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Using the Backup and Restore Center (part 1) - Planning for Backups

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Planning for Backups

Before you learn about the technical details of working with backup-related functionality in Windows Vista, it is helpful to identify some of the requirements for performing backups. In this section, you’ll learn about several important concepts to keep in mind when helping customers plan for backups.

Reasons for Performing Backups

As mentioned earlier, users often fail to recognize the importance of performing backups until a problem occurs. There are several different reasons for performing backups, and all focus on protecting against data loss. Common sources of problems include the failure of hardware components such as a disk controller or hard disk drive. Because hard disk drives have moving components, they’re often one of the most vulnerable aspects of the computer itself.

Although hardware failures can and do occur, they are often relatively rare compared to another data-related danger: user error. For home and small-business consumers, it’s likely that they’ll accidentally delete or overwrite important information at some time. When this happens, they’ll want to recover the file or revert it to an earlier version.

Finally, the threat of viruses and other types of malware can put users’ information at significant risk. Some types of malicious software can directly access files and make changes to their contents or delete them altogether. In the worst cases, it might become necessary to recover the files from a backup. 

Selecting Files to Back Up

When planning for backup operations, it’s important to identify which types of files and information must be protected. Computers contain a wide variety of important data that is often stored in different locations on the computer. With Windows Vista, some important types of data to back up include the following:

  • Data files (documents, photos, video, music, and so on)

  • Operating system settings

  • Application settings

In the case of data loss, all of this information is difficult to re-create, if it is possible at all. In addition to settings and data, there are other types of files that are required for proper operations of the computer. For example, the Windows Vista operating system itself includes thousands of different files necessary for proper operation. Additionally, applications such as those included with Microsoft Office can contain large numbers of files.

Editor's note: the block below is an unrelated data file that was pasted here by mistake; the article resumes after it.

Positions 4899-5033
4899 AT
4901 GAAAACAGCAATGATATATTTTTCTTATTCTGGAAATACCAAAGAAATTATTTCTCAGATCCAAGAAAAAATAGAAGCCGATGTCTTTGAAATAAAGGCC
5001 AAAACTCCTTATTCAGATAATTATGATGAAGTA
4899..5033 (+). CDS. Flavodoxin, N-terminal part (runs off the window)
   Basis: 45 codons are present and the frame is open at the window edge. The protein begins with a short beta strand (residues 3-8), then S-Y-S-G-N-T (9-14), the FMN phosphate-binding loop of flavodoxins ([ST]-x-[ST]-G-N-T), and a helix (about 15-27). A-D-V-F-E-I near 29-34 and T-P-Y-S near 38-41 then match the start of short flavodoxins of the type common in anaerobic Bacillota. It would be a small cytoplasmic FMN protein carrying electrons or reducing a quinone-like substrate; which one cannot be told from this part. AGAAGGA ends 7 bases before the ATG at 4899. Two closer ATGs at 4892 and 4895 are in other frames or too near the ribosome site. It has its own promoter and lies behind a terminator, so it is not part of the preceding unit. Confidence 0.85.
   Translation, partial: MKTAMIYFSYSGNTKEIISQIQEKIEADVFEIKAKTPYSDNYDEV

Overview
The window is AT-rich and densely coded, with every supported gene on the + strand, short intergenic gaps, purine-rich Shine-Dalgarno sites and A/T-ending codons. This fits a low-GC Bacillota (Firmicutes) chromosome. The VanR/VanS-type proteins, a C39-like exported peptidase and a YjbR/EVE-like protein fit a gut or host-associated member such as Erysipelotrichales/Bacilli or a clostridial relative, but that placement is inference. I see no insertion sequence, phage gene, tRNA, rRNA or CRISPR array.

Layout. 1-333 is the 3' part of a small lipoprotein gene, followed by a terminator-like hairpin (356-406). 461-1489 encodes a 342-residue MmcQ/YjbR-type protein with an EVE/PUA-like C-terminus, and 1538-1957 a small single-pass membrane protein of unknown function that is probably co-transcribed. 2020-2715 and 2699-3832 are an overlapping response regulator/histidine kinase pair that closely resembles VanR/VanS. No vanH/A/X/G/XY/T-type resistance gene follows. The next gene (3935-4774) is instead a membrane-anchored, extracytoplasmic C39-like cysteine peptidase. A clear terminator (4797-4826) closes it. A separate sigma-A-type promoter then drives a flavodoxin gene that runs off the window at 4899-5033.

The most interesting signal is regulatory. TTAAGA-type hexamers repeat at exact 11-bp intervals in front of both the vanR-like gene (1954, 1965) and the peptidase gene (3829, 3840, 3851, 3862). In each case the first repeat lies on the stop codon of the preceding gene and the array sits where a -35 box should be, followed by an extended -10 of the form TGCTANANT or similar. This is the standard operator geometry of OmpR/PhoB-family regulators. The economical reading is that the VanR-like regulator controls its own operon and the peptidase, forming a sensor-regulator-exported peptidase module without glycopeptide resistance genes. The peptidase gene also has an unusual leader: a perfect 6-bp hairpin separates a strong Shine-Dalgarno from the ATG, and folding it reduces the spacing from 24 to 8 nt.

Although all files are important, in the case of complete data loss, it is usually possible to reinstall programs or the operating system from installation media. In some cases, you might want to advise users to perform a complete backup of all data and files on their computer. In other cases, technical limitations (such as the amount of available disk space) will make this impossible.

Scheduling Backups

Another important consideration related to planning for backups is determining how often the data should be copied. The optimal answer varies based on the ways in which customers use their computers. For example, if a home user primarily uses the computer for accessing Web sites and Web-based e-mail, a weekly backup might be suitable. On the other hand, a small-business owner who relies on an accounting system and customer project files might want to back up files daily or even several times per day.

Backups can be performed manually, but users should set up a scheduled backup process. This helps ensure that users do not forget to perform regular backup operations based on their requirements. Ideally, backups should be performed when the user is not actively using the computer. It is possible to perform various tasks while backups are running, but the process can reduce performance. A typical schedule is to run a backup operation in the evening or night, when users are less likely to be using their desktops and notebooks.

There is one additional scheduling consideration: for backup operations to be performed, the computer must be on. Home and small-business users who rely on desktop computers might choose to keep computers running when they are finished using them. You can use the standard power management options in Control Panel to ensure that systems use minimal energy when not in use. Users of portable computers must also ensure that their computers are connected to a power source for backups to be performed. The reason for this is that the backup process itself can place a significant load on the hard disk and other components of the system. This can lead to the battery draining very quickly, often, before the backup process is complete.

Real World

Anil Desai

For many technical professionals, there’s a tendency to focus on technology solutions before the problem is properly defined. The process of implementing backups is no exception. I sometimes find myself implementing a variety of backup operations on users’ computers without first taking the time to determine what is actually needed. First and foremost, it’s important to recognize that the goal of performing backups is to provide the ability to restore data.